Mr. Huang Yong, Chairman of Ping An Asset Management, interviewed by various international and local media on the recent market issues regarding Ping An and HSBC. Below is a summary of the Q&As.
1. The recent change of HSBC’s CFO has attracted much attention in the market, with rising speculation about HSBC’s next CEO. What are Ping An’s views?
A: After HSBC publicly announced the change of CFO, we were also informed by HSBC of the situation. It is not appropriate for us to comment on HSBC’s management, but one thing is for sure, we believe that the criteria for evaluating the CEO of any company should be his or her ability to generate good performance and long-term value for shareholders on a sustainable basis.
2. Regarding generating good performance and long-term value, Ping An has publicly made a number of comments on HSBC’s operating performance, spin-off, etc. Can you talk about this in detail?
A: Recently, there has been some misunderstanding in the market regarding Ping An’s views on HSBC. We would like to take this opportunity to clarify that Ping An has never made any public comments on HSBC’s performance, spin-off or other topics. We have repeatedly reiterated that, as one of HSBC’s major shareholders, we are willing to study and support any proposals that are conducive to improving HSBC’s operating performance and enhancing the company’s value, and that are helpful to HSBC’s development strategies and business strategies.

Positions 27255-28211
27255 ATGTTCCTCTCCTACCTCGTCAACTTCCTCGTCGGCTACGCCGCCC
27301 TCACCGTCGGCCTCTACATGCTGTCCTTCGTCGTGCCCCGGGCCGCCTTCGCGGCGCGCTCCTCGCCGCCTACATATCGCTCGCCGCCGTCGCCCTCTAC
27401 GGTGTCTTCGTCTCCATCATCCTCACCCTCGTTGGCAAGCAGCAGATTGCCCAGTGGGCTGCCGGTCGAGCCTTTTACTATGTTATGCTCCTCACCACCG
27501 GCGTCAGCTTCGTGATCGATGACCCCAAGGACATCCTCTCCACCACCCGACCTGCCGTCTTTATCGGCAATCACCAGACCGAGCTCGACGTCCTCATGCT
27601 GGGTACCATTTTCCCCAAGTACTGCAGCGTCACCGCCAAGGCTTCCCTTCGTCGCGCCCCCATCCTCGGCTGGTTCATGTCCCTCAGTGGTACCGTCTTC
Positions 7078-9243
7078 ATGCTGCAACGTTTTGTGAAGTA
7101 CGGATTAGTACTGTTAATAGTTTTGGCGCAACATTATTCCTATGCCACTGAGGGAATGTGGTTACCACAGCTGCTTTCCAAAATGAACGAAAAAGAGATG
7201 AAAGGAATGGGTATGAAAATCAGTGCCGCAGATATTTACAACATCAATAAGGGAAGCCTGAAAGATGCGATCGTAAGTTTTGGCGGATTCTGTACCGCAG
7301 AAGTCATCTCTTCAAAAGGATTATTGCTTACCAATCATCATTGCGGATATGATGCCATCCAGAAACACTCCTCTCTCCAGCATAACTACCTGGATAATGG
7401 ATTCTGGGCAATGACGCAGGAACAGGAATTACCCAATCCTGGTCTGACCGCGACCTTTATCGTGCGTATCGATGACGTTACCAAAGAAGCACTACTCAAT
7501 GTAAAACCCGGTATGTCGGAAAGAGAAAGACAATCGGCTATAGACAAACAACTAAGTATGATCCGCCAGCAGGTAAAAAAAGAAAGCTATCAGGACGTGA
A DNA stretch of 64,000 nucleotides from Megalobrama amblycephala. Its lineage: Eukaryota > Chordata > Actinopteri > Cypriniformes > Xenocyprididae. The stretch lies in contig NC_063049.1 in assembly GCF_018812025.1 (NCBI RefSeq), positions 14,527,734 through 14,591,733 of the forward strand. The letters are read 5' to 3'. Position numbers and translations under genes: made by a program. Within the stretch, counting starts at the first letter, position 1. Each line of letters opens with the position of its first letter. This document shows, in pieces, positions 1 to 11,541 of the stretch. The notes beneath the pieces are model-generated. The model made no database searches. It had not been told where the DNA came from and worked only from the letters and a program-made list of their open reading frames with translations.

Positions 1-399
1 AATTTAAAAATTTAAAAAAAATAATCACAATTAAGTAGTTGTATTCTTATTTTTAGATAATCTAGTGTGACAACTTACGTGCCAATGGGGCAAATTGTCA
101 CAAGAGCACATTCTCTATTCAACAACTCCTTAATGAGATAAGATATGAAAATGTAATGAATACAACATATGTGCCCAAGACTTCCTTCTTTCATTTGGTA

3. Has Ping An communicated with HSBC’s management about HSBC’s development strategies and business tactics?
A: Ping An has had a deep relationship with HSBC for more than 20 years, and has maintained a good relationship. In 2002, HSBC became the largest shareholder of Ping An and gave us a lot of help. Especially in the early stage of Ping An’s development, HSBC provided us with advanced management experience including operations and risk control, and we are still grateful for them even now for the support that they provided in that period. Meanwhile, over the past decade, Ping An has also provided practical experience and support to HSBC in innovative areas such as fintech. In 2015, we invested in HSBC and became one of its major shareholders, because we had trusted in its century-old brand, and had expected that they be able to continue delivering sustainable performance, stable historical dividend policy, and robust growth strategy.